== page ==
Democrats should have seen this coming

Greg Nash

In the last week, D.C.’s conventional wisdom has quickly shifted toward the likelihood that Republicans will take back the Senate in this fall’s midterms.

But insiders, looking at voter enthusiasm, candidate strength, President Obama’s dismal approval numbers and the difficult terrain on which Democrats are fighting, have been saying as much for months.

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Stuart Rothenberg estimates Republicans will gain between four and eight seats in the Senate; they need six to regain a majority for the first time since the Democratic wave of 2006.

Charlie Cook has projections along the same line, and wrote this week, “[A]ll in all, it’s not a good situation for Democrats.”

After statistician Nate Silver last weekend put GOP chances of a takeover at better than even, Democrats were in a downright uproar. The Democratic Senatorial Campaign Committee released a rare full-throated memo poking holes in Silver’s data-driven analysis, which they had crowed about in previous years, and other senators complained to The Hill that the prognosticator’s methods were flawed.

Their pushback was predictable. They said prognosticators who predicted Democrats would lose the Senate before were proved wrong.

Many Democrats point to GOP gaffes and flawed candidates from the past two cycles that cost Republicans winnable races as one reason they’re not in complete panic mode — yet. And scarce polling still shows them faring decently in many races.

But the 2014 environment isn’t shaping up to be another 2010 or 2012.

Not only did Democrats start off with a worse hand — defending 21 seats in some very red territory to the GOP’s 14 seats — they’re facing a much wider playing field and a president who’s even more unpopular now than he was four years ago.

In 2010, Democrats and Republicans were nearly evenly matched, defending 19 and 18 seats, respectively. Republicans gained six seats but left three other winnable races on the table in Colorado, Nevada and Delaware, where they nominated flawed candidates.

The Senate GOP’s missed opportunity was underlined in the 63 seats House Republicans won in the same election.

The sweeping gains had the GOP salivating in 2012.

The economy remained stagnant; President Obama’s approval rating was middling, and Democrats were defending 23 seats in the Senate to the GOP’s 10. Pickups — and maybe even a Senate majority — seemed certain.

Instead, the Obama turnout machine prevailed, and Democrats retained the White House and actually netted two Senate seats despite the rocky landscape, with Independent Angus King, who caucuses with Democrats, replacing the retiring Republican Sen. Olympia Snowe in Maine.

Democrats frequently point to 2012 wins by Heidi Heitkamp in North Dakota and Jon Tester in Montana in arguing they shouldn’t be counted out, even in GOP-leaning places. Obama lost those states badly, but Democrats still retained the two Senate seats.

In a sense, however, Obama’s placement on the ticket benefitted Democrats in 2012, even in states where he was unpopular.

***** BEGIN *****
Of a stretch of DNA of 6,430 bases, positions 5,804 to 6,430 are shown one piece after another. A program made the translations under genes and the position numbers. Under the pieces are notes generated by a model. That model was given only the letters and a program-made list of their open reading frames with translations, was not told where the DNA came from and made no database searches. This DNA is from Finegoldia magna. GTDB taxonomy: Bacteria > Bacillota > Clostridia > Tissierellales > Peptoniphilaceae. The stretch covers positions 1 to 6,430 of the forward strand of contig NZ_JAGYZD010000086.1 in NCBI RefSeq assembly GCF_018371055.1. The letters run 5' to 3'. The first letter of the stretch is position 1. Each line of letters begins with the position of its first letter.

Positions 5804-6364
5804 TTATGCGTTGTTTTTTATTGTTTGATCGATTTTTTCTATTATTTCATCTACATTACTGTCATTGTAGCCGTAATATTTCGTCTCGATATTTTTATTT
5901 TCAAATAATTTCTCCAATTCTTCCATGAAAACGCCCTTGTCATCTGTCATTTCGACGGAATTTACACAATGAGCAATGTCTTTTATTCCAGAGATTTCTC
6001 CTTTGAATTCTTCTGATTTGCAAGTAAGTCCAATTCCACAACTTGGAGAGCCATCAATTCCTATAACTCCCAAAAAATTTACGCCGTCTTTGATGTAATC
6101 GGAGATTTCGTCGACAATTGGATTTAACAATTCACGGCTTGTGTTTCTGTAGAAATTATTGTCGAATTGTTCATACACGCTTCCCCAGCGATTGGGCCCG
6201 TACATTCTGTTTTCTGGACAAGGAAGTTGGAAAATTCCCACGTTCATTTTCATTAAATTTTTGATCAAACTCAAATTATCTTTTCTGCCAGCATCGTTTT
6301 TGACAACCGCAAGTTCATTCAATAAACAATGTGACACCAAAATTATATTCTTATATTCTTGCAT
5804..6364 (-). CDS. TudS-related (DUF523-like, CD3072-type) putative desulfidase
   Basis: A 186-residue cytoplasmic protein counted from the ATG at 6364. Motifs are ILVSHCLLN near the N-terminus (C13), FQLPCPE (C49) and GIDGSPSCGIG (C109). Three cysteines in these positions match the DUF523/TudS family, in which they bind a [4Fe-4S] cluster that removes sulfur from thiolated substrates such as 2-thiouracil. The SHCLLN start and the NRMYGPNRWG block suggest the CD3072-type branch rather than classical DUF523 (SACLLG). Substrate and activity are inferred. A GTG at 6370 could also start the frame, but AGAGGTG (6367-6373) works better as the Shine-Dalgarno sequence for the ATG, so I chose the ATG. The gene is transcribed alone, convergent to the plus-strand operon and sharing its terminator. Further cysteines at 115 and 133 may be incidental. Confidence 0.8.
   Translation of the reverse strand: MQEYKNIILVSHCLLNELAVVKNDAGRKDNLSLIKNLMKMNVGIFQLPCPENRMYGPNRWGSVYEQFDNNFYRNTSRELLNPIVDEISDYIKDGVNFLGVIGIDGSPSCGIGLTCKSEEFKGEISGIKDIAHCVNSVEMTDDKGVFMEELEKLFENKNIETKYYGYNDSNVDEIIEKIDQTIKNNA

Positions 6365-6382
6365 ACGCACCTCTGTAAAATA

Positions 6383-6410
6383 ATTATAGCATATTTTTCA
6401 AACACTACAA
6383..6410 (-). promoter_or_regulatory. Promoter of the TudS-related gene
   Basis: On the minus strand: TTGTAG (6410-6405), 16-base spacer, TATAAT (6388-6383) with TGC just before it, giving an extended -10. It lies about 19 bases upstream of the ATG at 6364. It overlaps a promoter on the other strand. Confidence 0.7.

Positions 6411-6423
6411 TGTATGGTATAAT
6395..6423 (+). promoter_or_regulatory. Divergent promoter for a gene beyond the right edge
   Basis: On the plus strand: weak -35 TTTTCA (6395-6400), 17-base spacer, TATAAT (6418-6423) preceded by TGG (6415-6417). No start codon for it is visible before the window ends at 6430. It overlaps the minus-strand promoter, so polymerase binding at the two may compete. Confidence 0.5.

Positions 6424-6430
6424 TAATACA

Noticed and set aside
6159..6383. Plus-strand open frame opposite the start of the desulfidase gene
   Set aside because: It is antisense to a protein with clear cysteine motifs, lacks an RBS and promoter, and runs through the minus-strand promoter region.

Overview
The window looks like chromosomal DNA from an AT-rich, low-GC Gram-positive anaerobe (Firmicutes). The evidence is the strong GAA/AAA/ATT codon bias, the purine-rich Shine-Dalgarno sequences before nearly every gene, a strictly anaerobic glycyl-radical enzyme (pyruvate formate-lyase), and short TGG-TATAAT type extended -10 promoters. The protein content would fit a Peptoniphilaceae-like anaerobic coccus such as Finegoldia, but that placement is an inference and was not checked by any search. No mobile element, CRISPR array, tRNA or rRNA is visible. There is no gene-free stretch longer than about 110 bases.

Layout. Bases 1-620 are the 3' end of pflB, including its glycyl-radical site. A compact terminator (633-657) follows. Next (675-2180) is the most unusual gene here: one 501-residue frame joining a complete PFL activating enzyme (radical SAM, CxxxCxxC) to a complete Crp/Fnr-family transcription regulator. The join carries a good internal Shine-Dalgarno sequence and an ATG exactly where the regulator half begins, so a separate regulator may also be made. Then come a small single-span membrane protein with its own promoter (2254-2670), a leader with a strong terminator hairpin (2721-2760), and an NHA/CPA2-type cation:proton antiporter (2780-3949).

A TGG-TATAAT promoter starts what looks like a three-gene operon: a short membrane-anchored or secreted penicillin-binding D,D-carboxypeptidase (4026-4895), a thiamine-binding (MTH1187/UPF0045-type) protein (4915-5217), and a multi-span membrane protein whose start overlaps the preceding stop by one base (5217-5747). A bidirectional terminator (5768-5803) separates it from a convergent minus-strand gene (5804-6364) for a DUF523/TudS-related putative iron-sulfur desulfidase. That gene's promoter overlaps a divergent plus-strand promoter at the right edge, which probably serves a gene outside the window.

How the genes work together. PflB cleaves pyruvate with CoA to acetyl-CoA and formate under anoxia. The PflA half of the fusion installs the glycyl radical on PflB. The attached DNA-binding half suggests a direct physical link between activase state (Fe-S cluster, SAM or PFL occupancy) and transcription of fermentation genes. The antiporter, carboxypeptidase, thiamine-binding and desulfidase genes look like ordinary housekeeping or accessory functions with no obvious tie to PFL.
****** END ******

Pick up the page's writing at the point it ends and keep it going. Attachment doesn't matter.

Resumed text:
Voters could split their tickets and pull the lever for a more independent-minded Democrat and still vote against Obama.

This year, if voters want to register their anger with ObamaCare and the economy, they can’t punish Obama. Instead, they’ll have to take it out on their local lawmakers: bad news for incumbents like Sens. Mark Pryor (Ark.), Mark Begich (Alaska) or Mary Landrieu (La.).

Democrats also can’t clone Heitkamp, and turnout won’t reach anything near the levels it was for them in 2012, as this month’s special election in Florida proved.

That’s why Democrats will spend heavily on their field program and sophisticated voter targeting, the Bannock Street Project, especially in red states, where there was no infrastructure already in place. Early numbers show some of their most vulnerable incumbents are hanging on, even in rocky terrain like Arkansas. But that could likely change before November.

Landmine GOP candidates could still muddy the waters in places like Georgia, North Carolina and Mississippi. But even Tea Party challenges seem to have fizzled this year, with establishment groups promising to spend money defending stronger candidates.
Without their House majority in any real danger, early GOP outside money has focused almost exclusively on top Senate races. 
Republicans have also had a good year recruiting and will field solid candidates in purple states such as New Hampshire and Colorado, where Obama racked up consecutive wins.

GOP wins in those two states are far from likely, but Democrats will have to spend money and resources, which could cut them in their defense of open seats in South Dakota, West Virginia and Montana.

Democrats also face an enthusiasm gap, a worrisome trend that parallels 2010.

A CBS News poll released Wednesday showed 70 percent of Republicans say they’re enthusiastic about voting in this year’s midterms, compared to just 58 percent of Democrats.

What does all of this mean?

By the fall, given this atmosphere, Senate Democrats might be longing for the salad bowl days of 2010.